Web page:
I am all for being visionary or idealistic and imagining your version of Utopia. I am all for working towards it. But:
(1) My version is very different from other people's versions
(2) My version isn't going to happen, and
(3) Being in Utopia is less Utopian that getting there.
I have always had a bit of a chip on my shoulder when it comes to authority. I don't like being told what to do. I don't like feeling like I am doing something that anybody else could do. That whole wiring of 'wanting to be special'. I also get very uncomfortable telling people what to do. Particularly if you know the person doesn't want to do it, and you are having to 'pull rank'. I don't like rank. My favourite successful people are the ones who don't reek of rank. Most times when you are particularly competent at something, you have cultivated another area of incompetence in exchange because of the focus required.
I am also a sceptic when it comes to delegation and outsourcing. I know people who will laugh at me for this. I used to be very keen on getting rid of tasks I wasn't better than other people at. The theory of competitive advantage is that if everyone focuses purely on what they do best, and trades, we all do better. I think that is theoretically true, up to a point, but that it comes at a cost. The cost is empathy and communication challenges. If you don't try a task, or see it as beneath you, your rank is likely to reek. At some point, you can get to enough. Beyond that point, I think the cost of outsourcing outweighs the benefits.
If a task is purely repetitive with zero creativity, we are probably going to be able to get a machine to do it. I am not a work for works sake person. I get that repetitive tasks can be meditative. They can become an artform. Sweeping can be Kung Fu and all that Jazz. Most people who are sweeping aren't doing Kung Fu and would rather be doing something else. If what they are doing is creative, it hasn't been done before. The person delegating the task doesn't know what it involves. They are just setting a challenge.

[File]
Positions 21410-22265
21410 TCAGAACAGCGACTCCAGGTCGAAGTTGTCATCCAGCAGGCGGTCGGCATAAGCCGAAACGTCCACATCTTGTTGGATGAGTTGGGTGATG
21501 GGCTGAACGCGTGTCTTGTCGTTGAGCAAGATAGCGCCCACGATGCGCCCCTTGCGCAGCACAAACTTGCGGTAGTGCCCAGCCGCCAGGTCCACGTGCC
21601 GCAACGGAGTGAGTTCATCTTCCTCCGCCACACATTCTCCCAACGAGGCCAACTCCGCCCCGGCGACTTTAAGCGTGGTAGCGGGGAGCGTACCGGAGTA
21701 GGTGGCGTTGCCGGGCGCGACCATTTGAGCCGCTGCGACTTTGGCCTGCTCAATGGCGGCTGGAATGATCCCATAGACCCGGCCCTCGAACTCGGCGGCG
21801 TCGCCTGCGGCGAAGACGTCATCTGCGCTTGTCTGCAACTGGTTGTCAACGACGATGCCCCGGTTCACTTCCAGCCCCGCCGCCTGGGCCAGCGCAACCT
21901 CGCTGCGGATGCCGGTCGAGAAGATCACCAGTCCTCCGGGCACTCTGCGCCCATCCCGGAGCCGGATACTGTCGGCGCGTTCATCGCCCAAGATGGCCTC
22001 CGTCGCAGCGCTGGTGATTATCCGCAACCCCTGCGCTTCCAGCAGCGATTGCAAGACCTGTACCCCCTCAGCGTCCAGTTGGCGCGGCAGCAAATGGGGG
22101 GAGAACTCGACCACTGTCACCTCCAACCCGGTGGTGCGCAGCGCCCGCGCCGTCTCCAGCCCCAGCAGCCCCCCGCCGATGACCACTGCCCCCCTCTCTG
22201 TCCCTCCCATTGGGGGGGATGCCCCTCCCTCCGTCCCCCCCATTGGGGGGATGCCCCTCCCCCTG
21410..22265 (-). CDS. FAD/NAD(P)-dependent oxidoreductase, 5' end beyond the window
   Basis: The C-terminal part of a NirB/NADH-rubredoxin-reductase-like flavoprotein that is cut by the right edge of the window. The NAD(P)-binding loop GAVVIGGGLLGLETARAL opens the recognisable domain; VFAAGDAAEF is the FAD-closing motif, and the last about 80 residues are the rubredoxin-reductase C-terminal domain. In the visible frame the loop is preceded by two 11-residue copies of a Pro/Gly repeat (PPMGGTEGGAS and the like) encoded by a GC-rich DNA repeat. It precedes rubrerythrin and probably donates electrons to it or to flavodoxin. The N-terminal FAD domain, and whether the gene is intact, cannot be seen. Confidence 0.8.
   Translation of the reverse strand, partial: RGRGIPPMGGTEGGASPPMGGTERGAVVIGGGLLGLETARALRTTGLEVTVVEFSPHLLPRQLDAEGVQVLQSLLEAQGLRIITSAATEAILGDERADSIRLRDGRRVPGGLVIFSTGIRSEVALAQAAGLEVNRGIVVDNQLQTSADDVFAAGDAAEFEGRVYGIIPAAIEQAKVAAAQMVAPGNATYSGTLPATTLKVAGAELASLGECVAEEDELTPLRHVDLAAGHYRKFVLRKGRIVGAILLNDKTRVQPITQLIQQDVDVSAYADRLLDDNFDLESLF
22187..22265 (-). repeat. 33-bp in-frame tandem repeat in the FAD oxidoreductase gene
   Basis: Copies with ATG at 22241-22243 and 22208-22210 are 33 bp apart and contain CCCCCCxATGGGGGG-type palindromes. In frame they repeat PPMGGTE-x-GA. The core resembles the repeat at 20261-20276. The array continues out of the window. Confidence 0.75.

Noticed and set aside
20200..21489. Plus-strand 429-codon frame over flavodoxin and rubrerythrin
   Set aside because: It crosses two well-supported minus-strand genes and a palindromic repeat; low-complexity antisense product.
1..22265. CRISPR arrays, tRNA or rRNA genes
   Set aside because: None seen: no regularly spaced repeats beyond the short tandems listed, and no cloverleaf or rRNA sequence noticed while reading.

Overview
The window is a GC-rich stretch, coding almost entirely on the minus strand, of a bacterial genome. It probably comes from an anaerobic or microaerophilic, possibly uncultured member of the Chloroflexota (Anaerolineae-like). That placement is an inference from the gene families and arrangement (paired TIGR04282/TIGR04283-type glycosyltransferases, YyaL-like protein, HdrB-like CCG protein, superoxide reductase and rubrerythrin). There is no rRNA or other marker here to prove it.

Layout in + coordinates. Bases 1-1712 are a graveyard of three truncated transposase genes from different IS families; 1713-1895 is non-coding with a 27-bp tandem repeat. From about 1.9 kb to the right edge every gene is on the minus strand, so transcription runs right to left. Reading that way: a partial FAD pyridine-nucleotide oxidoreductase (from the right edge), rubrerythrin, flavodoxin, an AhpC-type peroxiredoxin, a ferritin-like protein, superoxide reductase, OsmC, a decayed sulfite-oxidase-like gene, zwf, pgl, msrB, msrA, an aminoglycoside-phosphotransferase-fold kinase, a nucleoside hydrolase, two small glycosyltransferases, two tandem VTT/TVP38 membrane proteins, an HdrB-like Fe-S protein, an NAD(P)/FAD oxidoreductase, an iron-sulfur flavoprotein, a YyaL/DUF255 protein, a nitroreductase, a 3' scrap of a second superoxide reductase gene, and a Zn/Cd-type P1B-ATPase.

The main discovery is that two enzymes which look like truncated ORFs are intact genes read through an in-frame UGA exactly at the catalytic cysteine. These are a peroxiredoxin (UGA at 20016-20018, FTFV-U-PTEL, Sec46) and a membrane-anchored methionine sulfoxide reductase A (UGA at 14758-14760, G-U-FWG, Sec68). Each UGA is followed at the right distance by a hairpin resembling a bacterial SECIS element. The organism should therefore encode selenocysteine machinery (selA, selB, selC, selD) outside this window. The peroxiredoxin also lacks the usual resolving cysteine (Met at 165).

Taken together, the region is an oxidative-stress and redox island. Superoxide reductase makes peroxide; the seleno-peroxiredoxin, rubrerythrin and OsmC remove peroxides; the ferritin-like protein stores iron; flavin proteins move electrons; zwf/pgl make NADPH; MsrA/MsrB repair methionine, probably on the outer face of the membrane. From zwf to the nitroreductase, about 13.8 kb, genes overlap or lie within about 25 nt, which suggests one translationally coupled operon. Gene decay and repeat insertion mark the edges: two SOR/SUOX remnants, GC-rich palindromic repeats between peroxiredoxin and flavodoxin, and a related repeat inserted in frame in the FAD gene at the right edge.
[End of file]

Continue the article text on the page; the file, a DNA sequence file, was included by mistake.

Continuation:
Yes Yes, Sweeping can be Kung Fu
The problem comes in when work becomes a continual evaluation. The subordinate is constantly trying to impress their boss, and so is unlikely to be able to be completely honest about the difficulty of the task. One of the best measures of happiness is apparently how far away from you your boss is. An easy task may be hard. A hard task may be easy. The structure of a Boss-Employee relationship is that the aim of the employee is to prove themselves, and improve themselves. It isn't a partnership. The only way to understand a task is to roll your sleeves up and get involved. Again, the successful people that have impressed me are never the ones in the Ivory Towers. They are the ones with dirt under their fingers.
So my Utopia involves a world where we don't work for work's sake. Machines do that. In my Utopia we work on creative problems. We work for flow. Or we sweep for Kung Fu's sake. But we do it together. The issue we have to figure out is that in a lot of people's Utopias, rank features quite strongly. In a lot of people's Utopias, climbing the ladder is Utopia. Utopia is relative.